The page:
Series 4. Photographs, 1 box.  This series includes photographs of Roman and Olga Goul, their Petersham, MA house interior and neighborhood; photographs of their friends; photographs related to his professional activity (set of photographs for the trilogy “Ia Unios Rossiiu”, large selection of scene photographs from the movie “The Knight without Armour” starring Marlene Dietrich); 2 subject files: amateur photographs by physicist Kudriavtsev and a collection of photographs of Russian revolutionaries (S. Balmachev, L. Bernstein, N. Bogoraz, E. Breshkovskaia, V. Burtsev, N. Chernyshevskii, V. Figner, A. Gausman, A. Gedeonovskii, A.&M. Gotz, V. Zenzinov, P. Iakubovich, V. Iokhelson, I. Kaliaev, G. Lopatin, N.&O. Minor, M. Natanson, Pankratov-Shlisselburzhets,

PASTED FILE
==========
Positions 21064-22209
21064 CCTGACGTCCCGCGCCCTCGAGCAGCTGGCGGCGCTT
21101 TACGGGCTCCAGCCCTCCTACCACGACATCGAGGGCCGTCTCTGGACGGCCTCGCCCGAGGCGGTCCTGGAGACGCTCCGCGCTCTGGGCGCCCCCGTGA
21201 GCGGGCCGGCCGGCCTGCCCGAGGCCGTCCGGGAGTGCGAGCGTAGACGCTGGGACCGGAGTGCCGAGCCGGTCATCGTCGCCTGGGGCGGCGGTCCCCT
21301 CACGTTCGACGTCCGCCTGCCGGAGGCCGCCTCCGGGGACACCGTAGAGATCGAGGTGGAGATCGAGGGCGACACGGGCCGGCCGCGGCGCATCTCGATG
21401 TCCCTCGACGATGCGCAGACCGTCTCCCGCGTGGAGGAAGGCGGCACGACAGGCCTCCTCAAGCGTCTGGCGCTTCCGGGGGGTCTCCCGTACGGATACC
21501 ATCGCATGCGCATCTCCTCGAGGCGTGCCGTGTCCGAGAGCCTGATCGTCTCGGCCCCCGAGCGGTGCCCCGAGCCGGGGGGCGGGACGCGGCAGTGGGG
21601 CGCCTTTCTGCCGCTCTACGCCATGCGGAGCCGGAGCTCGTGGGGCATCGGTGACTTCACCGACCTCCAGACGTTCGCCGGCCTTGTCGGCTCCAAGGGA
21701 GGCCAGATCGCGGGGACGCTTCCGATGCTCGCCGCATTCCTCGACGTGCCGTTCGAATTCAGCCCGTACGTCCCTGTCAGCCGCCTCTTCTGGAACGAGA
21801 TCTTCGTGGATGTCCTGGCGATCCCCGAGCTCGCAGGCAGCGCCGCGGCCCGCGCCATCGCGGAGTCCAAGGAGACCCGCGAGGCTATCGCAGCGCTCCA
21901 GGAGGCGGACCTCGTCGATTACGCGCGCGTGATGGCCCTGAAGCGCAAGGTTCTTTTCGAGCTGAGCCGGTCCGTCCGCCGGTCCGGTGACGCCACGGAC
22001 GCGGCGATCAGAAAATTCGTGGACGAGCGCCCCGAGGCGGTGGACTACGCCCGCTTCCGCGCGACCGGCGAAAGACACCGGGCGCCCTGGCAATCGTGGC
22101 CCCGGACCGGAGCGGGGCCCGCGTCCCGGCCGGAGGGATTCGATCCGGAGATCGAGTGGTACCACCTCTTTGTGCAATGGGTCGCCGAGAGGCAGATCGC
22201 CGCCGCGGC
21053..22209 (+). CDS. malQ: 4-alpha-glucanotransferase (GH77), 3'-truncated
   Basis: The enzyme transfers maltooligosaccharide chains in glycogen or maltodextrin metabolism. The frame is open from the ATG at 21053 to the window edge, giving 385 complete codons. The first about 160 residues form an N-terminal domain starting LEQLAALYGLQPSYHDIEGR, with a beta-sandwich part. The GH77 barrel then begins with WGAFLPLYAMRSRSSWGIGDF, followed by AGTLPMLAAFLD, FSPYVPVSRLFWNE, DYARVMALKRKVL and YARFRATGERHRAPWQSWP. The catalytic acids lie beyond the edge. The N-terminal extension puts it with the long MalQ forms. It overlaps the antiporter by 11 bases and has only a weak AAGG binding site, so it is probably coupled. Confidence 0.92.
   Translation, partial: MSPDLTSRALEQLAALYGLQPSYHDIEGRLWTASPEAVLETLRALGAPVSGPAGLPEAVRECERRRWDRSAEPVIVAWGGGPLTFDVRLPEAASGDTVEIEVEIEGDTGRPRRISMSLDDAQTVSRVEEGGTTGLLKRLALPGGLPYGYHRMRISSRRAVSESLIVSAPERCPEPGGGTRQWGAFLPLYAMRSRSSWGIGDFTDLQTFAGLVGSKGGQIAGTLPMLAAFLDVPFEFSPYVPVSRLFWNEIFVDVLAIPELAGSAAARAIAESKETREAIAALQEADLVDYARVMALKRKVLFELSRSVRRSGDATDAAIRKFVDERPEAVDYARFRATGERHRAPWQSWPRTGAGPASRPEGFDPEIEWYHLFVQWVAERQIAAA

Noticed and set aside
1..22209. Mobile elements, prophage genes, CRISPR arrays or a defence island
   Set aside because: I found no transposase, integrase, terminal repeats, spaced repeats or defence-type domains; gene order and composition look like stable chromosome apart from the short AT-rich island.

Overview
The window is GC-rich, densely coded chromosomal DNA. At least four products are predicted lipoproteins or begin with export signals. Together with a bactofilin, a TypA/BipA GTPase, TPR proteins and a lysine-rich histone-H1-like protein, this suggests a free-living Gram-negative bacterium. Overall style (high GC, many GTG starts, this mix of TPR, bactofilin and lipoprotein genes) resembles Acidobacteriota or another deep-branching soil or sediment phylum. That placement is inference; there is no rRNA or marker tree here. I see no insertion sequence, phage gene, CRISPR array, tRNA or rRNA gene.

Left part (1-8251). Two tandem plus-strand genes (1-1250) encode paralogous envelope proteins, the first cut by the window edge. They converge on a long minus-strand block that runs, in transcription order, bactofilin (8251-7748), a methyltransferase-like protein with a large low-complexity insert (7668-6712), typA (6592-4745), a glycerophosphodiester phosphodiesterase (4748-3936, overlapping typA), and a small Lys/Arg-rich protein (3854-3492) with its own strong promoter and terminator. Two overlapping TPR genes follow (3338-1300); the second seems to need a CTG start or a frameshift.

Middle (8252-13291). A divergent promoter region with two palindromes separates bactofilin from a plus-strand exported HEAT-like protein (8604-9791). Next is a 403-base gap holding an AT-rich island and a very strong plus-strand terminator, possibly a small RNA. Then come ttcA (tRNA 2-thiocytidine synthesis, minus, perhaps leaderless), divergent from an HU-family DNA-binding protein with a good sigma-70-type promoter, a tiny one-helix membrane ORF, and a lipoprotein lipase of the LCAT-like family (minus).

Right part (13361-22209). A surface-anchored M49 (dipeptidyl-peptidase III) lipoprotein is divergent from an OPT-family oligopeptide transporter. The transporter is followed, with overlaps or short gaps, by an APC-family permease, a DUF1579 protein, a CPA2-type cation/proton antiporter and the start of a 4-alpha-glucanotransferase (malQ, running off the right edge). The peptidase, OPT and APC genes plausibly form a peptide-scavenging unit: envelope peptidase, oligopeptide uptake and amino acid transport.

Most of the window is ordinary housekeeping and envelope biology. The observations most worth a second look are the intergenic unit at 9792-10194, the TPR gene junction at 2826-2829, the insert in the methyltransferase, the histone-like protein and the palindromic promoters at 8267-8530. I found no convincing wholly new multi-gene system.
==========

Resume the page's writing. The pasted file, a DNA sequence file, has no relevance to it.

J. Sazonov, E. Sheftel, L. Shveitser, F. Shtoltz, V. Sukhomlin, V. Zasulich,

A. Zheliabov; M. Zundelevich and many others).

 

Series 5. Third Party Materials includes two small collections left to Goul by his friends. 

 

  1. Archive of Dmitrii Antonovich Magula (1880 – 1968, emigrated in 1917; the author of collections “Svet Vechernii” (Paris, 1931) and “Poslednie Luchi” (New York (1943)) includes 7 notebooks (1912 – 1920). 
  2. Archive of translator Elizabeth Reynolds Hapgood (1894 – 1974; translated into English the monograph of K. StanislavskiiRabota Aktera nad Soboi” (1936, etc.), includes letters addressed to her by I. Alekseev (son of Stanislavskii), R. Goul, M. Lilina (wife of Stanislavskii), A. Lur’e, A. Sagatskaia, etc.

 

Series 6.  Printed Periodicals and Leaflets, 5 boxes.  This series includes Russian émigré journals, books and reprints in Russian, English, French and German.

 

Webster Hall